Weekly News: March 19, 2001

March 18, 2001

CAMRYS RECALLED Toyota is recalling about 53,000 Toyota Camrys from model years 1998 to 2001 built in Kentucky, due to a potential problem that might cause the throttle to break and stick open. The accelerator cable might break, causing the throttle to remain in its last position before the breakage. Toyota has already started to notify owners of the affected vehicles.

GM INVENTORIES STILL TOO HIGH General Motors will idle about 4900 workers this week at its Oklahoma City and Oshawa, Ontario plants. The Oklahoma City plant makes Chevrolet Malibu models, while the Oshawa plant makes Buick Century and Regal, and Chevrolet Lumina models. According to an AP report, General Motors has an 87-day inventory of new vehicles, far above the industry standard of 60 to 65 days.

CHRYSLER TRIES INTERNET MARKETING FOR MINIVANS DaimlerChrysler's Chrysler Group is marketing no-haggle, discount versions of its minivans through the Internet, reports Automotive News. Special Internet EX Grand Caravan and Town and Country models are offered without the incentives that Chrysler dealerships have been relying on so heavily. While Chrysler's Internet price for the EX still has some bargaining space, there is less of it than with the other models, according to the report. Chrysler plans to phase out incentives over time, and if the Internet marketing scheme is successful, Chrysler will use more of it on other products.

RENAULT AND NISSAN FORM PARTS COMPANY Nissan and Renault have announced the formation of a Paris-based parts-buying company that will handle parts procurement for the two automakers. At first, the company will only do about one-third of the purchasing for the companies, but eventually it may handle 70 percent. The companies hope to save money by sharing many of the parts and coordinating development efforts. Nissan and Renault, combined, purchase about $50 billion in parts annually.

RACIAL PROFILING STUDIED A new U.S. Department of Justice report suggests that minorities are far more likely to be subject to being stopped or searched by police. The report, ordered by attorney general John Ashcroft for a racial-profiling study, also found that eleven percent of blacks' and hispanics' cars were searched during traffic stops, compared to only five percent for whites.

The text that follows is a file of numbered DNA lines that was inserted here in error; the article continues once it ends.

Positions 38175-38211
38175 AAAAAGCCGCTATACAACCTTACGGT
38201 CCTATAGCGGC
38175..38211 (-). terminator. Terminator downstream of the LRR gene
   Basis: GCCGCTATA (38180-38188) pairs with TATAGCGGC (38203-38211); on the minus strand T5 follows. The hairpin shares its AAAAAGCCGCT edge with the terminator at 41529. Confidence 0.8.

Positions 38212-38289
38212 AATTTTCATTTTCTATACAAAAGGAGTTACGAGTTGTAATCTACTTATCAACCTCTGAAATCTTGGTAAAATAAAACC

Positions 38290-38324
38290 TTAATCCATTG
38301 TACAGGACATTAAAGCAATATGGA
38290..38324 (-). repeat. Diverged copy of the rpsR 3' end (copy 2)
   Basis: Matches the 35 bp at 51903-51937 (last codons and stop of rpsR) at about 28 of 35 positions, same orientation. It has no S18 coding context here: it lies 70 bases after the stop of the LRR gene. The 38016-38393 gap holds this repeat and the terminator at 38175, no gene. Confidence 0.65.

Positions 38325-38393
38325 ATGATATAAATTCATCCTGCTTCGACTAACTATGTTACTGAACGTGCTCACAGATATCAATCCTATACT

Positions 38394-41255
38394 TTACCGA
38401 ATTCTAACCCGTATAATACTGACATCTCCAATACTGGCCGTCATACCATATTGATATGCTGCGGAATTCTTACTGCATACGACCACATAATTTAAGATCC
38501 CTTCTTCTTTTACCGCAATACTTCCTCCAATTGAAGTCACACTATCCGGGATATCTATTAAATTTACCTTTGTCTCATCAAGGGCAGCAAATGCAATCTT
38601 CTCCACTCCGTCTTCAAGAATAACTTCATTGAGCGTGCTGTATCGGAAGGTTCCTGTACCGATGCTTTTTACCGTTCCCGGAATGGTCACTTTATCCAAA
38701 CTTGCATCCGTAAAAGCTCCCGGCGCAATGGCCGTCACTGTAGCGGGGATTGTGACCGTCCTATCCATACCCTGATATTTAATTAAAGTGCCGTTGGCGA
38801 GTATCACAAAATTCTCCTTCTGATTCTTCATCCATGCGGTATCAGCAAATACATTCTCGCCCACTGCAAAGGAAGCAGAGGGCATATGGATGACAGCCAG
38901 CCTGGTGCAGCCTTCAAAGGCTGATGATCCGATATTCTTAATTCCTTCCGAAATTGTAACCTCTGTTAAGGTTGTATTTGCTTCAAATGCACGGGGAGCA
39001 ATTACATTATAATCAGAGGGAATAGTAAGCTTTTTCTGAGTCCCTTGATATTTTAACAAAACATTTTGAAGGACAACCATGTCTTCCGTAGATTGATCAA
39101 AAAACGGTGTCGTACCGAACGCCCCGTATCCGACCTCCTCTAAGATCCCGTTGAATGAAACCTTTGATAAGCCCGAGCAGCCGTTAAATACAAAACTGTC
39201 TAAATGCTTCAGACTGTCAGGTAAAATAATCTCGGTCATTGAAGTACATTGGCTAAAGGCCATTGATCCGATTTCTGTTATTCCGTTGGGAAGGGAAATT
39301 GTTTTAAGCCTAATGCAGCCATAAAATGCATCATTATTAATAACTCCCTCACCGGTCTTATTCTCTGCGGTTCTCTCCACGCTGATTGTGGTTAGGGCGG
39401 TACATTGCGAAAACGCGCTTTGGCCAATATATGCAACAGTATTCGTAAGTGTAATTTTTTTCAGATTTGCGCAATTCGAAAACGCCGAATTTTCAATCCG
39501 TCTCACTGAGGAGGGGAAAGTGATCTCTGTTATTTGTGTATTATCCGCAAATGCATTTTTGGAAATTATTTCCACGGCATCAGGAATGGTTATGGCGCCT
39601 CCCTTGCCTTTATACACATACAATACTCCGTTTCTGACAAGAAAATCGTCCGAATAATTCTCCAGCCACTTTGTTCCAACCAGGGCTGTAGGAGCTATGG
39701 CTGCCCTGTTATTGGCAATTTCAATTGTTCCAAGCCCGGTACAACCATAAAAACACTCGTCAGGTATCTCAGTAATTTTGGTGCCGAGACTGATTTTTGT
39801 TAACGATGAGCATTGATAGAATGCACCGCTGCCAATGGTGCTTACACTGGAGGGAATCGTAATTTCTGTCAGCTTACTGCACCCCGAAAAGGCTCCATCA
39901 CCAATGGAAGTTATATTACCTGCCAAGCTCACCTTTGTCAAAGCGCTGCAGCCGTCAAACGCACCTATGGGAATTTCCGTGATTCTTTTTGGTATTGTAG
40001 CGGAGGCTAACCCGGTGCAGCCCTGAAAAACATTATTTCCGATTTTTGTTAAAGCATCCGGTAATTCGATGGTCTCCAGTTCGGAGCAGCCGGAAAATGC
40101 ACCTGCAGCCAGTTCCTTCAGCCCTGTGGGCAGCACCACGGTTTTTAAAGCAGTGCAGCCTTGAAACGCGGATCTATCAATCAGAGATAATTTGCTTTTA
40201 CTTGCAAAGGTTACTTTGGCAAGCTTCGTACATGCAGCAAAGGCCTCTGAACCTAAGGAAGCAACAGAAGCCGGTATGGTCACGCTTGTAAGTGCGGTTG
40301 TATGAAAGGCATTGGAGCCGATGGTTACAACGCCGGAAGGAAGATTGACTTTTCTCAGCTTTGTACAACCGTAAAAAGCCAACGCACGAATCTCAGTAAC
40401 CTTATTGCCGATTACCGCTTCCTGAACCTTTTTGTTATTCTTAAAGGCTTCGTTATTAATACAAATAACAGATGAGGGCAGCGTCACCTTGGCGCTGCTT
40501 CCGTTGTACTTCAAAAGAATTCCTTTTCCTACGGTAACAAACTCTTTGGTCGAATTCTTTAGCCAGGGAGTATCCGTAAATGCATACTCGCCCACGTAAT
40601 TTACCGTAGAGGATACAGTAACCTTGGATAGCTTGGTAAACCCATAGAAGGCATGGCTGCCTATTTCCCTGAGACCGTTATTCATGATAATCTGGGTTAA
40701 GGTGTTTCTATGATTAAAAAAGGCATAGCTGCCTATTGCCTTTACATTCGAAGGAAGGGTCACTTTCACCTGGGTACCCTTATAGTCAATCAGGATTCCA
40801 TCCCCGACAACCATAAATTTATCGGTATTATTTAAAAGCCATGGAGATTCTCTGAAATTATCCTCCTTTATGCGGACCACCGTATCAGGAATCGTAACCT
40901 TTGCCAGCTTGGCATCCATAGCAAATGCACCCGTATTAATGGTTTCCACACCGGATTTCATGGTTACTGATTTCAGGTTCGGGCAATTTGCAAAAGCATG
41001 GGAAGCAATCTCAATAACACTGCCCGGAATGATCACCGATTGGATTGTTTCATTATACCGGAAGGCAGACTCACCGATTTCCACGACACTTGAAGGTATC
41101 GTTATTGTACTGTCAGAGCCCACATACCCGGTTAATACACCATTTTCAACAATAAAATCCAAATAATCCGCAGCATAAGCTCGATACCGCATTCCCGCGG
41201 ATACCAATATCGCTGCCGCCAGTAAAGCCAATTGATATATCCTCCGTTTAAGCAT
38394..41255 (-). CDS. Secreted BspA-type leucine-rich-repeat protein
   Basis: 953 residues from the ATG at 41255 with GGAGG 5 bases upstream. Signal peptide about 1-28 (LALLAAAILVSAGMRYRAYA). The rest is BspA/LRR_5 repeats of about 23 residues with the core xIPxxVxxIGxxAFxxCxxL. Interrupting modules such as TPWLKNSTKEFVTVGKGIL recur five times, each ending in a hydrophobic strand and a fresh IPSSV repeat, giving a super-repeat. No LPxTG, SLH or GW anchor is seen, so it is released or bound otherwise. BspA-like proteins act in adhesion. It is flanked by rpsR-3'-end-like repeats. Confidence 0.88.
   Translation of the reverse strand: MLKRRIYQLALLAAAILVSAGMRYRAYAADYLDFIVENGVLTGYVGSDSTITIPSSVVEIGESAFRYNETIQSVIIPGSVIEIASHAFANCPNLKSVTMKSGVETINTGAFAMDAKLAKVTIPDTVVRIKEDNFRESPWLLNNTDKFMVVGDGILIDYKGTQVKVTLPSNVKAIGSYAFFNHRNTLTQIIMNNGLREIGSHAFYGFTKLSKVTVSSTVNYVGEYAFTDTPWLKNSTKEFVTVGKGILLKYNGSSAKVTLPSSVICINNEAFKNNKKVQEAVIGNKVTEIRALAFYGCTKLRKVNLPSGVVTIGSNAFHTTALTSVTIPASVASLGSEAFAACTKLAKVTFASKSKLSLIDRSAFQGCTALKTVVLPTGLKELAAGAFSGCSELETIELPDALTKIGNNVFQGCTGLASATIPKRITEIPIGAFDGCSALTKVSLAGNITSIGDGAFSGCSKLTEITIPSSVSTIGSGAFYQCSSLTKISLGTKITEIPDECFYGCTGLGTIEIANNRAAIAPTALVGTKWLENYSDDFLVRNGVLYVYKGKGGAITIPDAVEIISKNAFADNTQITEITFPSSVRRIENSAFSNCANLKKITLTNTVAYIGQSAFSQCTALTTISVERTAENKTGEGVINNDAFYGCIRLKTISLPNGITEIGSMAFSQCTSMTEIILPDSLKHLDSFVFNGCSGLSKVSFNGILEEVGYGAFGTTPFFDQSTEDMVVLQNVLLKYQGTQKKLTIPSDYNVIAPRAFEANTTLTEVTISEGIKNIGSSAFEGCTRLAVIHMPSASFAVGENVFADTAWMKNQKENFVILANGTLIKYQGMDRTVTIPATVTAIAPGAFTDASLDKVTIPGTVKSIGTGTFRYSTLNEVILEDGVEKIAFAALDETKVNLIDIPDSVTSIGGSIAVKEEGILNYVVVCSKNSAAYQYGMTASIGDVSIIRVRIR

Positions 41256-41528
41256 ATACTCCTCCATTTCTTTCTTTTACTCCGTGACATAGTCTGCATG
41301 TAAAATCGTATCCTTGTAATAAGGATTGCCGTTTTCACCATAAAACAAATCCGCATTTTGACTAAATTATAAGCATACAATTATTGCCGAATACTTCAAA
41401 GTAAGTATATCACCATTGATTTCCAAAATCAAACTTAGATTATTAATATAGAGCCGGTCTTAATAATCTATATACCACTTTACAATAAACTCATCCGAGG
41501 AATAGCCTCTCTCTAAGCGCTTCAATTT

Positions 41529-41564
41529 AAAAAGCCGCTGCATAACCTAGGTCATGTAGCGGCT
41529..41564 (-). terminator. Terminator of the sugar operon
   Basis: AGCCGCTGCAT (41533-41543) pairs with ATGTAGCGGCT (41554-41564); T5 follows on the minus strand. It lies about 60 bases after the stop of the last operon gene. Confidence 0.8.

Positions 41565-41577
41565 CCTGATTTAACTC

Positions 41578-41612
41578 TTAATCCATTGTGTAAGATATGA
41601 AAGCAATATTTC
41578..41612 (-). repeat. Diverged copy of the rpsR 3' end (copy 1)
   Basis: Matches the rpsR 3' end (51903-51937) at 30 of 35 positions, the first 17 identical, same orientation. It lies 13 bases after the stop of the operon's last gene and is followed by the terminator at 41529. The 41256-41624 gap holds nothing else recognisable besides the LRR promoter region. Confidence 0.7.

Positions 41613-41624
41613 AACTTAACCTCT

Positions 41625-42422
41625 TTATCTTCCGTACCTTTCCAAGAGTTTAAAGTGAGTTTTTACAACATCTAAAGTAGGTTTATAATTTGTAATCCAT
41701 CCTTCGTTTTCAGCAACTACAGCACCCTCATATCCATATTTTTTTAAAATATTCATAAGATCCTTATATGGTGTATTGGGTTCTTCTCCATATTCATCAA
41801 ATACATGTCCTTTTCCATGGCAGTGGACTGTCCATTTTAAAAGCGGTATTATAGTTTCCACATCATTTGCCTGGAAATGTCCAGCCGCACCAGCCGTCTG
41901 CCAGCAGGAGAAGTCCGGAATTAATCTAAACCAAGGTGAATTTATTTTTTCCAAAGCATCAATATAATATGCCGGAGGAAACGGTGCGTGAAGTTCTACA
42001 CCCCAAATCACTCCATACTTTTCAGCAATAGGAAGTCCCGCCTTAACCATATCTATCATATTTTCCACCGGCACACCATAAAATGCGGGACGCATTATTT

GM TO HOLD TALKS WITH DAEWOO General Motors will hold new talks with Daewoo, according to top Daewoo officials. Ford made a $6.9-billion bid for the company last September but then pulled out just before negotiations. At that time, GM had submitted a bid in the vicinity of $4 billion. The South Korean government has given GM until the end of April to submit a new bid for the automaker, which may choose to trim operations or sell its assets separately.

HYUNDAI AIRBAG INVESTIGATION CLOSED The National Highway Traffic Safety Administration has closed its investigation into potentially defective airbag systems on Hyundai Accent models. Ten children had been reportedly killed in accidents related to the airbags. The agency said that in at least eight of the cases, the children had been too close to the airbags, which is not the automaker's responsibility. Hyundai went to a new airbag design for the 2000 model year.

MORE PAYING CASH FOR NEW CARS Many more buyers are now paying for new cars with cash, up drastically from an all-time low in 1998, reports the New York Times. In 2000, 8.8 percent of U.S. vehicle buyers paid cash. The current proportion of people who pay with cash is now on level with that of the Seventies and Eighties. Affluent buyers who don't want to be bothered with monthly payments are the most likely to pay cash, although the move back to purchasing coincides with an industry movement away from the bargain leases of a few years ago.